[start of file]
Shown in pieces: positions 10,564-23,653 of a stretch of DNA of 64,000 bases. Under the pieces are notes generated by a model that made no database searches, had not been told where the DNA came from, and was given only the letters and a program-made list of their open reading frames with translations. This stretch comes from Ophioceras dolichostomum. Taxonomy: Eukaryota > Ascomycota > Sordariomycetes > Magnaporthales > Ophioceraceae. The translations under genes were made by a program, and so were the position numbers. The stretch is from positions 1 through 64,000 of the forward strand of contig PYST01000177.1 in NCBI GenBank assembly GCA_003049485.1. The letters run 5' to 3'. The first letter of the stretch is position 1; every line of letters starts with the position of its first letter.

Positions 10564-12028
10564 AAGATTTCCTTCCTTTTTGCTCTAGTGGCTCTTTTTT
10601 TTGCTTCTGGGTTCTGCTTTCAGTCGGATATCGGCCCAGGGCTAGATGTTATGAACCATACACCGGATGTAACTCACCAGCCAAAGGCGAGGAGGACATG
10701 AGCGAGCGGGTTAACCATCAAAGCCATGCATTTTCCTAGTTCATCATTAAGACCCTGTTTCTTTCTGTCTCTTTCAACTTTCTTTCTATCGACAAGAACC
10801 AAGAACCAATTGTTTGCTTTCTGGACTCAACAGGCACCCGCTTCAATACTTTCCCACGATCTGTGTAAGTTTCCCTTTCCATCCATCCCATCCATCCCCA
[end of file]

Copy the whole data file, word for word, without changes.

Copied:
Shown in pieces: positions 10,564-23,653 of a stretch of DNA of 64,000 bases. Under the pieces are notes generated by a model that made no database searches, had not been told where the DNA came from, and was given only the letters and a program-made list of their open reading frames with translations. This stretch comes from Ophioceras dolichostomum. Taxonomy: Eukaryota > Ascomycota > Sordariomycetes > Magnaporthales > Ophioceraceae. The translations under genes were made by a program, and so were the position numbers. The stretch is from positions 1 through 64,000 of the forward strand of contig PYST01000177.1 in NCBI GenBank assembly GCA_003049485.1. The letters run 5' to 3'. The first letter of the stretch is position 1; every line of letters starts with the position of its first letter.

Positions 10564-12028
10564 AAGATTTCCTTCCTTTTTGCTCTAGTGGCTCTTTTTT
10601 TTGCTTCTGGGTTCTGCTTTCAGTCGGATATCGGCCCAGGGCTAGATGTTATGAACCATACACCGGATGTAACTCACCAGCCAAAGGCGAGGAGGACATG
10701 AGCGAGCGGGTTAACCATCAAAGCCATGCATTTTCCTAGTTCATCATTAAGACCCTGTTTCTTTCTGTCTCTTTCAACTTTCTTTCTATCGACAAGAACC
10801 AAGAACCAATTGTTTGCTTTCTGGACTCAACAGGCACCCGCTTCAATACTTTCCCACGATCTGTGTAAGTTTCCCTTTCCATCCATCCCATCCATCCCCA